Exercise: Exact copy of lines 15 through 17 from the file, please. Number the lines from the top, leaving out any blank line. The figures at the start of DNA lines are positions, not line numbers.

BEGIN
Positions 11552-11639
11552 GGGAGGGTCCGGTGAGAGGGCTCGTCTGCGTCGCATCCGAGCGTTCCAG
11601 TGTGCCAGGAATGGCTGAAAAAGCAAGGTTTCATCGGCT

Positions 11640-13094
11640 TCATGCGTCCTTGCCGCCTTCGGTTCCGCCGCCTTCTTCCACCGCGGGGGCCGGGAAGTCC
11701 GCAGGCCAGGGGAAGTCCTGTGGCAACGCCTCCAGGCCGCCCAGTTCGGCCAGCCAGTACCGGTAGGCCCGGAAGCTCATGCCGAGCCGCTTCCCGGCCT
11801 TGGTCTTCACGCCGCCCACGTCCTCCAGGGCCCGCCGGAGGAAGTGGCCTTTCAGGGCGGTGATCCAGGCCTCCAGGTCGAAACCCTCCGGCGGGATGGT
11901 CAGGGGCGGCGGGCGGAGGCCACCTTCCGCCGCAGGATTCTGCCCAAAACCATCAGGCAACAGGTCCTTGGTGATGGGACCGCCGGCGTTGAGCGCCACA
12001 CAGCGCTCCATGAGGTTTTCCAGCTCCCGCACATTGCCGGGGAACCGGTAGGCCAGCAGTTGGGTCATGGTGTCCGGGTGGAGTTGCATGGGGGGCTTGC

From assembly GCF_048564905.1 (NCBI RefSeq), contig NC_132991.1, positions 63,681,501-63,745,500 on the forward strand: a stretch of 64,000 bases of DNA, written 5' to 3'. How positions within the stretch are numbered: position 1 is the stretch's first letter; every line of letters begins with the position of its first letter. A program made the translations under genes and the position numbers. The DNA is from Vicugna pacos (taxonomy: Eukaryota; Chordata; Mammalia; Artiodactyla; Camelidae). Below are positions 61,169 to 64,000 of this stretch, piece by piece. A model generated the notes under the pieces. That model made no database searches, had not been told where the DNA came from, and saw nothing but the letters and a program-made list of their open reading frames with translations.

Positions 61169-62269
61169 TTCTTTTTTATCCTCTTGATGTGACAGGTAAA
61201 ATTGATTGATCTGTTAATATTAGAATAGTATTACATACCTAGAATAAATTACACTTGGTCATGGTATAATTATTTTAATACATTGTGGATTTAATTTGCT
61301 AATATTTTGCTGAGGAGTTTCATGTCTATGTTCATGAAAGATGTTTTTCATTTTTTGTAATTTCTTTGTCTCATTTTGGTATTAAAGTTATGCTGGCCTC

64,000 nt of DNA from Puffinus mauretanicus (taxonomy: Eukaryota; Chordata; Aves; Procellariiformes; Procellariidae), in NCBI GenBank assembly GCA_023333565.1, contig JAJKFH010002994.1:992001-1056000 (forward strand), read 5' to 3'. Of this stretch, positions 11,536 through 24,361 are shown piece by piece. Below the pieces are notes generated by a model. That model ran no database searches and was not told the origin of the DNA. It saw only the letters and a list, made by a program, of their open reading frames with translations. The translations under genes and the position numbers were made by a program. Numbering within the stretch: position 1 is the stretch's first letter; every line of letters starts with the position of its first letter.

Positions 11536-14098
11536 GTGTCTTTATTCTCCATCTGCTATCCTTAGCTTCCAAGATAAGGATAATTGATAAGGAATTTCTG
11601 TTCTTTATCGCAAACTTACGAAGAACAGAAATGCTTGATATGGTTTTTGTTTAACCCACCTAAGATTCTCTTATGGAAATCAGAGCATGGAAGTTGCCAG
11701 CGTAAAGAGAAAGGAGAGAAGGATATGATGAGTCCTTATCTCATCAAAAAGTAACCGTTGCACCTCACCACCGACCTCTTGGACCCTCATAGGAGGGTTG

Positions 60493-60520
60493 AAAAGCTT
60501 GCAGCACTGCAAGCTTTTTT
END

64,000 nt of DNA from Puffinus mauretanicus (taxonomy: Eukaryota; Chordata; Aves; Procellariiformes; Procellariidae), in NCBI GenBank assembly GCA_023333565.1, contig JAJKFH010002994.1:992001-1056000 (forward strand), read 5' to 3'. Of this stretch, positions 11,536 through 24,361 are shown piece by piece. Below the pieces are notes generated by a model. That model ran no database searches and was not told the origin of the DNA. It saw only the letters and a list, made by a program, of their open reading frames with translations. The translations under genes and the position numbers were made by a program. Numbering within the stretch: position 1 is the stretch's first letter; every line of letters starts with the position of its first letter.

Positions 11536-14098
11536 GTGTCTTTATTCTCCATCTGCTATCCTTAGCTTCCAAGATAAGGATAATTGATAAGGAATTTCTG